Each state is represented by the location attribute, so adding that as a filter can help focus down the dataset. Click on the Filter button the left hand side, and choose locationas the filter attribute, applying to All Visuals of the dataset. Add this to your sheet to make it usable in the dashboard Create Filter Based on Location

You can move your filters that are added to the sheet to any location. Now you can select one or more states to view details for Add Filter to Dashboard

There’s also a date attribute that you could add to view data for a given date range.

Using a line chart, you can plot the number of people vaccinated vs the number of people fully vaccinated by date. Click on that date field to adjust the aggregation. Add Trend Diagram for Vaccinations

Add Insights

Finally, with the line chart visual selected, click on the Insights button on the left hand side to find auto-generated insights that Quicksight has created for you. This section provides you with everything from the simple data insights, such as the highest and lowest days, to pretty impressive forecasting metrics.. These can then be added to your analysis. Create ML Insights

The forecast looks a bit blunt initially - not very user friendly: Default Forecast Narrative

Luckily there’s an editor available under “Customise Narrative”. By removing some automatically substituted variables, you can make them look and sound a whole lot better Improved Forecast Narrative

Changing The Look & Feel

You can change the overall colours and style of the analysis using the Themes menu. There are a few starter themes, but you can customise these and save them as your own theme for later use. Find out more about Themes in the QuickSight documentation.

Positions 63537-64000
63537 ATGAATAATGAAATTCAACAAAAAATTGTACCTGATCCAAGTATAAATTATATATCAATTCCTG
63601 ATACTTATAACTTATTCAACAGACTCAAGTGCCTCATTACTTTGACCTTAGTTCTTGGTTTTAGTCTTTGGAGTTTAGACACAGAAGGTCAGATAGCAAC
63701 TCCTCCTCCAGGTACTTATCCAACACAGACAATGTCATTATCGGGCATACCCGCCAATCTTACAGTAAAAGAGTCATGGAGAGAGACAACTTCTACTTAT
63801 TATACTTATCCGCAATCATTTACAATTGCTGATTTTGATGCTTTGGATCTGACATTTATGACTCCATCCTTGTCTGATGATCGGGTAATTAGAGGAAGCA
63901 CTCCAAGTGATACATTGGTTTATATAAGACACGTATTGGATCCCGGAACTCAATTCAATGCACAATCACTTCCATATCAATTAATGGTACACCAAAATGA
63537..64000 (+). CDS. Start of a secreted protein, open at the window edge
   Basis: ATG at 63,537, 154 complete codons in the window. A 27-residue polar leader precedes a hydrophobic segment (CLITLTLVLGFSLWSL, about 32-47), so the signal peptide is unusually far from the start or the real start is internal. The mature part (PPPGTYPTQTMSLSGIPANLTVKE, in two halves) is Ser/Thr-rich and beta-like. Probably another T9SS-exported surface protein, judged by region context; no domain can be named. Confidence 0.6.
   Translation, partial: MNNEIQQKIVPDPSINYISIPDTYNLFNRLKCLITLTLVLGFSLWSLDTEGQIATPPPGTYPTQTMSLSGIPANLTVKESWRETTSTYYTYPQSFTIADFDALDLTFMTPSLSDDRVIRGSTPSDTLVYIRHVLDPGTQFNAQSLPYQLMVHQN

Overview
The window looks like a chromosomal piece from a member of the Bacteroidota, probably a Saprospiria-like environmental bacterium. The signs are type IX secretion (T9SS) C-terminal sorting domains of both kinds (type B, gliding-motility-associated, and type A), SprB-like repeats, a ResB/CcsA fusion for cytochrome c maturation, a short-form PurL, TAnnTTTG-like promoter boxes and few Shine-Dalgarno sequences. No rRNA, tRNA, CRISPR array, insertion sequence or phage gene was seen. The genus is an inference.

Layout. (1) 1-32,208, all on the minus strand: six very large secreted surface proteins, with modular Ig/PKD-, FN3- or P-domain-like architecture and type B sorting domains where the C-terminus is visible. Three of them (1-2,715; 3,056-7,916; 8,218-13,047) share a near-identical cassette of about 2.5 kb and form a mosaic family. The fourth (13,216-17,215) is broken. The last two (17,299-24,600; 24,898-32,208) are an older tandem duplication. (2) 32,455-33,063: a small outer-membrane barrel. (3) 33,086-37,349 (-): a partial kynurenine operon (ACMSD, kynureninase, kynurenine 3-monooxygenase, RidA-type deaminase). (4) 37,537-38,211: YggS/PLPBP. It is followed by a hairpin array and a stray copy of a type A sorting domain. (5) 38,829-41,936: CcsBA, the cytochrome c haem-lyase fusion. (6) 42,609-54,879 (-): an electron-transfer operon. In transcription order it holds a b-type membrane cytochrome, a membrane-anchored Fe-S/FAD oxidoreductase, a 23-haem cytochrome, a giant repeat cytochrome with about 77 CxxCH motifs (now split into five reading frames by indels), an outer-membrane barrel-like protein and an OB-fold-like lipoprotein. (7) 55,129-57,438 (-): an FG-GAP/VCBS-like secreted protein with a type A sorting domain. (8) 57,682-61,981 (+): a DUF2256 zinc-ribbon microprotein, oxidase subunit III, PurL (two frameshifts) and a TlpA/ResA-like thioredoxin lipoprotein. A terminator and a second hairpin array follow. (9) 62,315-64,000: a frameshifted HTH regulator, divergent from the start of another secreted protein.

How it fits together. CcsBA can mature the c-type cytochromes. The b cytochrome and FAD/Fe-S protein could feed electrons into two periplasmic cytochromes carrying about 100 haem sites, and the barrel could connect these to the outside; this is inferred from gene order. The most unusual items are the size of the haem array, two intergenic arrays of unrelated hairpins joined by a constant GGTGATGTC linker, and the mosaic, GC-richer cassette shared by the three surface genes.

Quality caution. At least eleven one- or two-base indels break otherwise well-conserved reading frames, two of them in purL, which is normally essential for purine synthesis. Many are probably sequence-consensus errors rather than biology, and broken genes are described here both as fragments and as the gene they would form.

Each of the widgets can be customised too, changing titles, fonts and more.

Filtering The Dashboard Using Visuals

You can add Actions to any visuals to make the graph clickable, and to cause the rest of the dashboard to filter based on the selected value. This can be a much more intuitive way to interact with your data, and can reduce the amount of traditional filter controls (dropdowns, search bars etc).

To try this out, create a TreeMap using the location and the sum of people_fully_vaccinated
Create TreeMap of Locations

Click on the three dots at the right hand side of the visual, and select Actions., and use the ‘Quick Create’ option to filter same-sheet visuals

Now you can quickly navigate through the states by clicking on the tree map visual.

Create Action

There’s a whole lot more that we could do with this dataset, but I think you get the idea.

Publishing Your Dashboard

To publish your dashboard, click on Share on the top right hand corner of the analysis and choose Publish Dashboard Publish Dashboard Action

After doing this, you’ll be prompted to share your dashboard with other users, groups or email addresses. No need to do that just yet.

Here’s how it looks Publish Dashboard Action

Next Time

In the next instalments in this series we’ll look at how to:

  • Embed the dashboard we just created in our own web application. We’ll bring Amplify into the equation.
  • Work with the QuickSight API to operationalise some of the work we’ve done.
  • Show how to use namespaces and groups to manage access to dashboard, and use row level security to ensure data security.

Useful Resources

The following links will help you along your QuickSight journey

QuickSight Developer Portal Amazon QuickSight YouTube Channel QuickSight User Guide